New Anesthetic for Labor and Delivery Holds Promise

Every once in a while, the old saying that “you can’t teach an old dog new tricks” is proven wrong. A recent Yale study has shown that the pain reliever hydromorphone, traditionally used to offer pain relief in post-op can be safely used in an epidural to ease the pain of labor and delivery without some of the undesirable side effects associated with epidurals.

One of the major problems experienced by women who have an epidural to relive pain is that it causes numbing and makes it harder for women to feel the baby emerging. Epidurals currently in common use also make it more difficult for the woman to push.

The reason for this is that epidurals involve using a strong local anesthetic. Put simply, the medicine focuses on reducing feeling in the affected area. Hydromorphone is a more generalized anesthetic which relieves pain without causing the severe numbing which is often experienced with local anesthetics.

Because the pelvic area is not numbed by hydromorphone, women are able to feel it when the baby is born. Pushing is easier because the muscles involved are not numbed by local anesthetic.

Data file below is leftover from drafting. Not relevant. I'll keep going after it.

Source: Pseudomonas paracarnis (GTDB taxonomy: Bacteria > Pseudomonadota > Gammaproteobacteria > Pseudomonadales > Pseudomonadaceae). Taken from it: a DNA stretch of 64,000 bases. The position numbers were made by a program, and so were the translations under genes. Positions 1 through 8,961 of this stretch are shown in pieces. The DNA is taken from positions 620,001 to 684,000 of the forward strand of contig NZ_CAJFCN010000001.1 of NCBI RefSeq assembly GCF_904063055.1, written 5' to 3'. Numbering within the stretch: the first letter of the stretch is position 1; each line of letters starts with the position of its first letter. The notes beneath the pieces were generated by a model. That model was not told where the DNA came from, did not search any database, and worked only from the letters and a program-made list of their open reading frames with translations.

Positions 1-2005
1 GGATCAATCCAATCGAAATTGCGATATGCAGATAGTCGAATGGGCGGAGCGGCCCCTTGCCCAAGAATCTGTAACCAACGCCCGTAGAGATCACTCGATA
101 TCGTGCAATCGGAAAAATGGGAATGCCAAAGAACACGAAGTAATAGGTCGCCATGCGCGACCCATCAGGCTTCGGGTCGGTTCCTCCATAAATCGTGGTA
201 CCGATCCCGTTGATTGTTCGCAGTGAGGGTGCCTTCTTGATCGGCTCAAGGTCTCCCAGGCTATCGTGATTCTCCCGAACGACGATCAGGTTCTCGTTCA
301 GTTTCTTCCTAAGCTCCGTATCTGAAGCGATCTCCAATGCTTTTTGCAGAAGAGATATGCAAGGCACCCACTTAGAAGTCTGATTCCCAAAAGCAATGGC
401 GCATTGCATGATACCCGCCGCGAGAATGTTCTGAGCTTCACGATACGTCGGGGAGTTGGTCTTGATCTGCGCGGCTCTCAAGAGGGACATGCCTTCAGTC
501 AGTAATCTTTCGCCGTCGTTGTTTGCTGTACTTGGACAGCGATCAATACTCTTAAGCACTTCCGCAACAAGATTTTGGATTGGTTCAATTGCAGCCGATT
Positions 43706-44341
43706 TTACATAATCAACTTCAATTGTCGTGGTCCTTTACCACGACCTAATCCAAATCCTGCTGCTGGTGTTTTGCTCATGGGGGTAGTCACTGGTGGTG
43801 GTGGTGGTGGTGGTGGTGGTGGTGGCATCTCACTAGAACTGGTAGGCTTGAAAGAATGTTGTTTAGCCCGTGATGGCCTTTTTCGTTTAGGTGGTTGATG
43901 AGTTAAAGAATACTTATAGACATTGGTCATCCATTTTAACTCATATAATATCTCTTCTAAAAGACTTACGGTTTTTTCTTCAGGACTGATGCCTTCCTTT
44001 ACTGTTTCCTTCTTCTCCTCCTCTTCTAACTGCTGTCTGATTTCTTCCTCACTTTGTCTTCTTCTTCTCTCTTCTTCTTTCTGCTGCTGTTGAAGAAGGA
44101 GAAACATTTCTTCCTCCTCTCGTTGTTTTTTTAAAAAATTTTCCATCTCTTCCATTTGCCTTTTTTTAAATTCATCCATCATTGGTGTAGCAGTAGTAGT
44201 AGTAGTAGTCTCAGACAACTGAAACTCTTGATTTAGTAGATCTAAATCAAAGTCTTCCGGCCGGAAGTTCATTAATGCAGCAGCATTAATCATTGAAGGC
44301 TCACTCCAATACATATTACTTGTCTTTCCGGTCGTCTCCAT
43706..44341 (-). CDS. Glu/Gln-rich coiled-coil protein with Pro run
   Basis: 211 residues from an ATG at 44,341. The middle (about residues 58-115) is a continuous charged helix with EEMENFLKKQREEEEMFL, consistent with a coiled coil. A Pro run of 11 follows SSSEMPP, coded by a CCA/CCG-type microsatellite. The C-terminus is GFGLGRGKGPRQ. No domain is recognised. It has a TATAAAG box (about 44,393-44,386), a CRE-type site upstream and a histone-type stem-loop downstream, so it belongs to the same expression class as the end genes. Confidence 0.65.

Using hydromorphone does not preclude using local anesthetics, but women in the study who received the generalized pain reliever were less inclined to need the local anesthetic. A full 98% of women who were given hydromorphone reported that the drug offered them significant pain relief. Seventy-eight percent of women who received hydromorphone did not need additional local anesthetic during delivery.

In conducting the study, researchers looked for potential side effects associated with other anesthetics used during labor and deliver, including:

  • Lowered blood pressure
  • Slowing down of baby’s heart rate
  • Slow or shallow breathing
  • Sedation
  • Nausea
  • Itchiness

Of the side effects considered, only nausea and itching were observed, and these were only experienced by a small percentage of women involved.

Hydromorphone is significantly diluted when used in labor in delivery. Using the drug in the concentrations typically used after surgery tends to cause nausea for many women (about one third) during delivery. When diluted, only two percent claimed to experience high levels of nausea.

More studies will need to be conducted before hydromorphone is widely used during labor and delivery. However, a limited number of hospitals, notably those in the New Haven, Connecticut area, are beginning to use it as an alternative to local anesthetics.


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